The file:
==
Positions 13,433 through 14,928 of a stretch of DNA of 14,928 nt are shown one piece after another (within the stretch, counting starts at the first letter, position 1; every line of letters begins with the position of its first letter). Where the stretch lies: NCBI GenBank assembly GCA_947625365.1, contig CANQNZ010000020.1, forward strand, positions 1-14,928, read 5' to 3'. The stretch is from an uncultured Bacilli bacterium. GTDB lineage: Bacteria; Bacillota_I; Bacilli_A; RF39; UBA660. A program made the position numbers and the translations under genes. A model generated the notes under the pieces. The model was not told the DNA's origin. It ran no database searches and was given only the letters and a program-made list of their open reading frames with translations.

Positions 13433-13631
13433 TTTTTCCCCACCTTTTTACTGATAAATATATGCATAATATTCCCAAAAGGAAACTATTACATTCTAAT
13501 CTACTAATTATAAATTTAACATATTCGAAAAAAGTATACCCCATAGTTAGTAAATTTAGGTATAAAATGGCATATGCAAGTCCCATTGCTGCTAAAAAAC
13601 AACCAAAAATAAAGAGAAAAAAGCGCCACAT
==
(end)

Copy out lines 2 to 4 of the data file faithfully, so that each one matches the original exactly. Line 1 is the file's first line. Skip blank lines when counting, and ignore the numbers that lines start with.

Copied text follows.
Positions 13433-13631
13433 TTTTTCCCCACCTTTTTACTGATAAATATATGCATAATATTCCCAAAAGGAAACTATTACATTCTAAT
13501 CTACTAATTATAAATTTAACATATTCGAAAAAAGTATACCCCATAGTTAGTAAATTTAGGTATAAAATGGCATATGCAAGTCCCATTGCTGCTAAAAAAC